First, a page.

More About the Watershed:
A Brief Assessment Of The Historical Significance of the Woonasquatucket River Valley
by Richard E. Greenwood
The historical significance of the Woonasquatucket River cannot be accurately gauged by reference to its length or its flow. While it is not a big river, even by Rhode Island standards, it played a powerful role in Rhode Island's progression from pioneer to national leader in the American Industrial Revolution.
At the turn of the 19th century, there was little to suggest that the Woonasquatucket River valley was on the brink of a revolutionary transformation. The river flowed through a rural landscape of forest and farmland from its headwaters all the way to the Great Salt Cove in Providence. The only indication of the changes to come was a scattering of small mills, where waterwheels turned by the river's flow ground grain, sawed timber and powered other small industries for the local farm community.
This is a 19th century photograph of the National and Providence Worsted Mills, on Valley Street, in Providence. The Woonasquatucket River is in the foreground, with the Rising Sun Dam on the right. The edge of what is now Donigian Park is on the left edge of the picture. Photograph courtesy of the Rhode Island Collection, Providence Public Library.
These waterpower sites acquired a new significance after 1790, when Samuel Slater established the country's first successful textile factory on the Blackstone River in Pawtucket. Local entrepreneurs inspired by Slater's achievement were drawn to the Woonasquatucket, which had a narrow width and a swift descent that made it well suited for building the dams and water wheels to power the new factories. Daniel Lyman built the valley's first textile mill in 1809; and, in an astounding burst of activity, aspiring manufacturers built five more cotton mills in 1812-1813. New mills continued to be built in the following decades until nearly every foot of the river's drop was being used to turn a factory water wheel.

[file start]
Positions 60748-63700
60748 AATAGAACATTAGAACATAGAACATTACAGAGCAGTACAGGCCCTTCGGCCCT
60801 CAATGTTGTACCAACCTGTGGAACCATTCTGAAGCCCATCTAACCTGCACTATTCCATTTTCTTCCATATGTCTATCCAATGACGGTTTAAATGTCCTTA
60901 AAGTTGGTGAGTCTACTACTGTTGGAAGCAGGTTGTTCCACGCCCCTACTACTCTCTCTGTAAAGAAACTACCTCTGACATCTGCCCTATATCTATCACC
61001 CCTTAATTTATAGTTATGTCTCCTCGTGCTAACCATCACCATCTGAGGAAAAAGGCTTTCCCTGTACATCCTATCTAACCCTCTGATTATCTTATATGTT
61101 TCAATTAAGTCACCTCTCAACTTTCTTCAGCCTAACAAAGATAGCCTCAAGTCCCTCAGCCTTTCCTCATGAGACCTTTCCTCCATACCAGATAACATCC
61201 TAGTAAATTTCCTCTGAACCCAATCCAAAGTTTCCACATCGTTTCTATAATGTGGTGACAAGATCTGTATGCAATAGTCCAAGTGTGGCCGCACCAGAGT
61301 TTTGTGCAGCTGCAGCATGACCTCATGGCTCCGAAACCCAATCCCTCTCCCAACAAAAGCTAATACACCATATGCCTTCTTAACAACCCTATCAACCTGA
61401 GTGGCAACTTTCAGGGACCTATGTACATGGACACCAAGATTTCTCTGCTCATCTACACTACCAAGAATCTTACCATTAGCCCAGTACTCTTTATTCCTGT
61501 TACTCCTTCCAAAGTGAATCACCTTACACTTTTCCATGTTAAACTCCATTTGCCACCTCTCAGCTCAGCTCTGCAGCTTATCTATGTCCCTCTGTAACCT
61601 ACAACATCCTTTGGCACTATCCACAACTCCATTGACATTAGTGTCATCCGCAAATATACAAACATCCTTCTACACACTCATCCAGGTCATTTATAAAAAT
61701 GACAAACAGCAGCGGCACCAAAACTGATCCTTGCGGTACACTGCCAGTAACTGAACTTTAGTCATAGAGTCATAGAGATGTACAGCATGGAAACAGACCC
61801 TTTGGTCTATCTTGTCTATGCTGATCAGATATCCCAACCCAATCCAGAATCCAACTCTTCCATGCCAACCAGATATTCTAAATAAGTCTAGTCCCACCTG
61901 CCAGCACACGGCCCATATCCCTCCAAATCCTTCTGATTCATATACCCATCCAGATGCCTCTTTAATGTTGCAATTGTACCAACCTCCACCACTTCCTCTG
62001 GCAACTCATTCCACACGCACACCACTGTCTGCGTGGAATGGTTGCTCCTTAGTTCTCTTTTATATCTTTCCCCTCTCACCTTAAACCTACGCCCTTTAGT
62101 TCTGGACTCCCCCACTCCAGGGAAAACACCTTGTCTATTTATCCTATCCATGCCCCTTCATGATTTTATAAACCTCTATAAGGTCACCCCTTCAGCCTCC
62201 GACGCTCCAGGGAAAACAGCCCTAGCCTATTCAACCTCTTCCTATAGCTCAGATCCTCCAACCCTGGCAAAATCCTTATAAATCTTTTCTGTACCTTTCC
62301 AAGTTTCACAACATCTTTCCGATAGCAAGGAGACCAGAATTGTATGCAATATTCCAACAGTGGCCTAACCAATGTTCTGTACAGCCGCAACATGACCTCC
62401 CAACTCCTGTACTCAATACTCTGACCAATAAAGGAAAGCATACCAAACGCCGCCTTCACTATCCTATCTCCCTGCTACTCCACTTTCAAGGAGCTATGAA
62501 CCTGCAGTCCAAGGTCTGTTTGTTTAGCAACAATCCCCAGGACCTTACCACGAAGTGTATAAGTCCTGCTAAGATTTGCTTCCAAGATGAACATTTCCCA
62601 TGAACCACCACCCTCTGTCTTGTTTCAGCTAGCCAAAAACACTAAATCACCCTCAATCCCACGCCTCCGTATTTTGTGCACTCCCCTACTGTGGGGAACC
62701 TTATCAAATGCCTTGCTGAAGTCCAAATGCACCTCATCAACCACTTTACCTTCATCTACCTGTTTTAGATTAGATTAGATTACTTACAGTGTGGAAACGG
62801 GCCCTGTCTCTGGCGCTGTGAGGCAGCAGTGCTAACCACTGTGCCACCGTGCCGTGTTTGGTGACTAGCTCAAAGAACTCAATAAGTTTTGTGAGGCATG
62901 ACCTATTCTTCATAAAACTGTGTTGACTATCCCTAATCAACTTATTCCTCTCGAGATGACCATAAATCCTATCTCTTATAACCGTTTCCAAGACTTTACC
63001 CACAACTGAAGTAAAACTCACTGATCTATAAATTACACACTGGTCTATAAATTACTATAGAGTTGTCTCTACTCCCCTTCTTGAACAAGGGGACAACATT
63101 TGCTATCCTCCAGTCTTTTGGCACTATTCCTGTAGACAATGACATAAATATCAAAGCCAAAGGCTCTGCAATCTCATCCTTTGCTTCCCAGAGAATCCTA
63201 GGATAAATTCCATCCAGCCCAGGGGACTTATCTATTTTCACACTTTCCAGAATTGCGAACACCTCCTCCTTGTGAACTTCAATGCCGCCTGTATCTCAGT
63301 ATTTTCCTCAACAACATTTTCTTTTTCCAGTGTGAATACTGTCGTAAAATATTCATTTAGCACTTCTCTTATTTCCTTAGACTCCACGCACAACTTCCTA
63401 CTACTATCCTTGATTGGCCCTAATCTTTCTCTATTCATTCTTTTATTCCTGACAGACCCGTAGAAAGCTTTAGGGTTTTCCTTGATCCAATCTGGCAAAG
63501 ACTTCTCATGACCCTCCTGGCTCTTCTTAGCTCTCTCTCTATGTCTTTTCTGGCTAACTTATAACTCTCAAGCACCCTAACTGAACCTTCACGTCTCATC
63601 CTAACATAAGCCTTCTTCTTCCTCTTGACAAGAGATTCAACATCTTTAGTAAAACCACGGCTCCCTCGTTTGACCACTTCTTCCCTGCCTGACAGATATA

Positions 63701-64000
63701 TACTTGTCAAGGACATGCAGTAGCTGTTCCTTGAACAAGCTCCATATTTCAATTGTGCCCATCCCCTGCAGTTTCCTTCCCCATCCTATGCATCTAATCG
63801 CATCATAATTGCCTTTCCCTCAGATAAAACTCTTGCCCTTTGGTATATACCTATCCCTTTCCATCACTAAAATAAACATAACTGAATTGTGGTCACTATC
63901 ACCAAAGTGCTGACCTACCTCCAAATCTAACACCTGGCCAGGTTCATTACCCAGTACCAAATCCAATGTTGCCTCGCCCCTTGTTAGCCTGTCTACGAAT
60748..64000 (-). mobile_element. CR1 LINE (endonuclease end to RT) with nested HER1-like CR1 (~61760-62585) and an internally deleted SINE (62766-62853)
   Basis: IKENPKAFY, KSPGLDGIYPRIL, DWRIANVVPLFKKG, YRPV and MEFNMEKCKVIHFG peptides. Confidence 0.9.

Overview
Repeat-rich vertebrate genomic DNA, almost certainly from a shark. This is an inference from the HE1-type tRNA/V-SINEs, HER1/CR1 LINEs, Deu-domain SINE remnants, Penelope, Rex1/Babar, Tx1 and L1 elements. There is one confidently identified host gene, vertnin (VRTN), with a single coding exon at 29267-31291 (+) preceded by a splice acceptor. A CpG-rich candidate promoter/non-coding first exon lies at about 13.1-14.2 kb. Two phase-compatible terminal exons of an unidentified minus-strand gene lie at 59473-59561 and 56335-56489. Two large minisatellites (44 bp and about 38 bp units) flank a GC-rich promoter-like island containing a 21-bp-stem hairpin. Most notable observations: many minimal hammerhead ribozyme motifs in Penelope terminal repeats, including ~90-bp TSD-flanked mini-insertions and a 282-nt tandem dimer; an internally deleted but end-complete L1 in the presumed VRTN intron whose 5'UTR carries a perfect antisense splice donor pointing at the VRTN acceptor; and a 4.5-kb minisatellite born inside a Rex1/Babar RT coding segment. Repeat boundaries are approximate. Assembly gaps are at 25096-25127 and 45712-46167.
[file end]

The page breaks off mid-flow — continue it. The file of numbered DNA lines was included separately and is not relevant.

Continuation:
To keep their mill wheels turning, the manufacturers formed a company to build reservoirs upstream to store water for use during the dry months of summer, an experiment that was so successful that it was replicated on industrial rivers throughout the world. This innovation in water management was accompanied by many more technological advances made in Woonasquatucket textile mills, including the first power loom in Rhode Island (1817), and the factory mutual system of insurance, originated by Zachariah Allen at his Allendale mill (a fact reflected in the name of the present Allendale Insurance Company).
The Rhode Island Locomotive Works, on Hemlock Street, in Providence, founded in 1866, built 3400 steam engines before closing in 1907. They merged with seven other companies in 1901 to form American Locomotive Works, one of the countries three major builders of steam locomotives.
While waterpower began the industrial boom on the Woonasquatucket, it was steam power that fostered the densest concentration of industry in the valley, the stretch of river from the Providence Cove to Olneyville. By the end of the century, the river in Providence was lined by industrial giants such as: Brown and Sharpe, the country's largest manufacturers of machine tools; Nicholson File, the country's largest manufacturers of files; and nationally renowned manufacturers of woolens and worsted cloth, including the Atlantic DeLaine Mills, the Riverside Mills and the National and Providence Worsted Mills. Other mills produced a wide range of goods sold around the world, including printed cloth, looms and textile machinery, rubber goods, jewelry, steam engines and locomotives.
Although its prominence ebbed in the changing economic tides of the 20th century, the Woonasquatucket River valley retains the distinguishing features of its industrial heyday to a remarkable degree, from the placid ponds and early mill villages upstream, to the red brick complexes with towering chimneys that line its lower banks.